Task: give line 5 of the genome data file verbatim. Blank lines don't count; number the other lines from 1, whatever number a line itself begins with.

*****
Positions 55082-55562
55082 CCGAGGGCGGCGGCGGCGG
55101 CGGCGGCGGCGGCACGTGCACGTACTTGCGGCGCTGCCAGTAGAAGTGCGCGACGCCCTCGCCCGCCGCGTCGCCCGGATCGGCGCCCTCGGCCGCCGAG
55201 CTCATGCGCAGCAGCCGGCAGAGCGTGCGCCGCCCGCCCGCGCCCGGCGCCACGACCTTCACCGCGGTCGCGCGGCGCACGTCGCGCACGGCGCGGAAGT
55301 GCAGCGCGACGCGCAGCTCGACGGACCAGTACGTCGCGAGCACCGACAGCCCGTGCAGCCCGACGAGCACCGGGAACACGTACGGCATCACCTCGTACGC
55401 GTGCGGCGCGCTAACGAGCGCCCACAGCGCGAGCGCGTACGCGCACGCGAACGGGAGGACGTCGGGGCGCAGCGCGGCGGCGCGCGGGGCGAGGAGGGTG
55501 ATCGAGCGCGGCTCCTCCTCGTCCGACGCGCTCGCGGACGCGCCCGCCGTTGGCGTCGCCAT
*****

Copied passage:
55301 GCAGCGCGACGCGCAGCTCGACGGACCAGTACGTCGCGAGCACCGACAGCCCGTGCAGCCCGACGAGCACCGGGAACACGTACGGCATCACCTCGTACGC